Sant’Antine (Sardinia)

September 18

Today we awoke to definitive rain and a complete overturning of our planned itinerary and hike.  We also are changing hotels today, so we had to load up the vans in the rain!

Sant’Antine chapel

We drove for about an hour to get to the Sant’Antine de Sédilo shrine. The place is very evocative – the church, situated up on top of a hill, has a long sloping green area, delineated by stone walls. The entrance to the sanctuary is through a large stone arch.  As you pass through the arch, to your left is a long low building, roofed, with low walls facing the green area, but windowless.  In the rain, the place inspires deep thought and quiet contemplation.  (In between dodging raindrops!)

Sant’Antine is the Sardinian dialect name for San Constantino, the Roman Emperor Constantine who converted to Christianity thereby giving the religion an official stamp of approval.  Constantine is not an official saint of the Catholic Church, one of the aspects of this shrine that make it so interesting.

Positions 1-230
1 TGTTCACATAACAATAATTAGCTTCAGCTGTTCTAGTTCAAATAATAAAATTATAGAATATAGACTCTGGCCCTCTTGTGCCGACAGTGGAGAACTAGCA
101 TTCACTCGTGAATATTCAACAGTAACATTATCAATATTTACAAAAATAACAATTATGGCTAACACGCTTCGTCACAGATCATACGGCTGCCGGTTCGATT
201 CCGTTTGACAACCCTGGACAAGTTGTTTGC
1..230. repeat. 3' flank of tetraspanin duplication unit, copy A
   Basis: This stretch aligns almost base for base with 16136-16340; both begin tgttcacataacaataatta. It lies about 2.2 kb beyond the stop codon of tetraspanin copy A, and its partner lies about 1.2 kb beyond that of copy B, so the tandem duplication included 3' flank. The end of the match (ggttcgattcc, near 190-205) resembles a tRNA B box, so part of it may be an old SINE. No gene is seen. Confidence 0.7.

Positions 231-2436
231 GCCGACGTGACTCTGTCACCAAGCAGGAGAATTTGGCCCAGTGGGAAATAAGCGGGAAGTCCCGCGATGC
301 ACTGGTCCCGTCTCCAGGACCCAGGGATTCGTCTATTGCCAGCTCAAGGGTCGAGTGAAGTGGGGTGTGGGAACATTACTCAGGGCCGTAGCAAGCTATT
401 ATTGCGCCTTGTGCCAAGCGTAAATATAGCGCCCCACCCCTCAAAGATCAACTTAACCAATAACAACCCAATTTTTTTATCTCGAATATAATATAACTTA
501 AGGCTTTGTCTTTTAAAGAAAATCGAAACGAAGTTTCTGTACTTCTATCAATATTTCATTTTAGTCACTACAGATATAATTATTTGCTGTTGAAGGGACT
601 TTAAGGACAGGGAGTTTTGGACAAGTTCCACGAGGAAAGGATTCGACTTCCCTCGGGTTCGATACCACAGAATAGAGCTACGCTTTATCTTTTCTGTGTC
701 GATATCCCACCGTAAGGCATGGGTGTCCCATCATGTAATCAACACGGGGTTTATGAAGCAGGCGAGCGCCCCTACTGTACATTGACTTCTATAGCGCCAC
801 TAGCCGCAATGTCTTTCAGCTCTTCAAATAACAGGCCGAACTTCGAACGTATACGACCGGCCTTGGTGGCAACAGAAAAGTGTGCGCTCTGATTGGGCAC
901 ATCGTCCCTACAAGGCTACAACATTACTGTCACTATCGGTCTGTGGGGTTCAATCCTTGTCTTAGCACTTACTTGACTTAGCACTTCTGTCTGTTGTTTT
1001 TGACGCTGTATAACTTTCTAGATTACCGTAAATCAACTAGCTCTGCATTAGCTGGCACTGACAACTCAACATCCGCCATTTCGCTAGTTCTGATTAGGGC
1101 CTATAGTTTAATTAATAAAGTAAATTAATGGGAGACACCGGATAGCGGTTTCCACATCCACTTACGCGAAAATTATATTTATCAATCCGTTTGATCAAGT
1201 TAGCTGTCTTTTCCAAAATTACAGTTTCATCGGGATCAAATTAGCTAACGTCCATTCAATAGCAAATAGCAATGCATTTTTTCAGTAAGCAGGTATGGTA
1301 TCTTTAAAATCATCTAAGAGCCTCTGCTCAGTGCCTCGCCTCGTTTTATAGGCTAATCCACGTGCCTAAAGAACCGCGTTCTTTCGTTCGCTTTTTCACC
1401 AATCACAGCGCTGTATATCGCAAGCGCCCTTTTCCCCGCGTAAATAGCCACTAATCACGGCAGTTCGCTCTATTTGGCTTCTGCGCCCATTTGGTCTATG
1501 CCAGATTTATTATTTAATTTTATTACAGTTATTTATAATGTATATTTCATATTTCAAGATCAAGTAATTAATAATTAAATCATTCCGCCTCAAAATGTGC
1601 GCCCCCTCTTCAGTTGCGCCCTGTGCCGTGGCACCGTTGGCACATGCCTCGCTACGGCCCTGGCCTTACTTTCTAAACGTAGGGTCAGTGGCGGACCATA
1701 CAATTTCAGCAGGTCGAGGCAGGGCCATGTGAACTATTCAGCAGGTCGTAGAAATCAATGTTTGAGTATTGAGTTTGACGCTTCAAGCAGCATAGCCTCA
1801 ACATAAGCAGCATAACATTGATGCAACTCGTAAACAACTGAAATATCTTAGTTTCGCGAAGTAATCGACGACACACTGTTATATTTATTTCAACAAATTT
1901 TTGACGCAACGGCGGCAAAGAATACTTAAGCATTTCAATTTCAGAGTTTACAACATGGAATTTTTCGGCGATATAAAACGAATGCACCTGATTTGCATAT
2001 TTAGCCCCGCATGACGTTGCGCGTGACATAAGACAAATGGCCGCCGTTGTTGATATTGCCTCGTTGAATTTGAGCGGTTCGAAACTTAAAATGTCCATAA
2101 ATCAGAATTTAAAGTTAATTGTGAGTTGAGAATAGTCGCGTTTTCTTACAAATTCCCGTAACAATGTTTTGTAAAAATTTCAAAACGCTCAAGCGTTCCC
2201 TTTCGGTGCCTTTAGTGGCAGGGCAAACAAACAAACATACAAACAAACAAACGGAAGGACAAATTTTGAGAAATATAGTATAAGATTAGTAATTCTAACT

Sant’Antine Shrine interior – ex votos cover the walls!

The interior of the church is fascinating.  The walls, literally every inch of vertical space inside is covered with ex votos.  If you’re like me, you have heard the expression ex voto and not a clear explanation of what it means.  Ex voto is Latin for “in fulfillment of a vow” and in practice is an offering made, in this case to Saint Constantine, in gratitude for a prayer granted.  Here, there are paintings, photos, poems and totems, but the vast majority are silver hearts, which in the muted lighting of the church, sparkle with tiny stars.  It is really moving to walk among the columns and pews, reading the stories that accompany these offerings.  Whether you believe in this sort of thing or not, the faith of those who do is inspiring.

Looking from the Shrine back to the route of the horse race.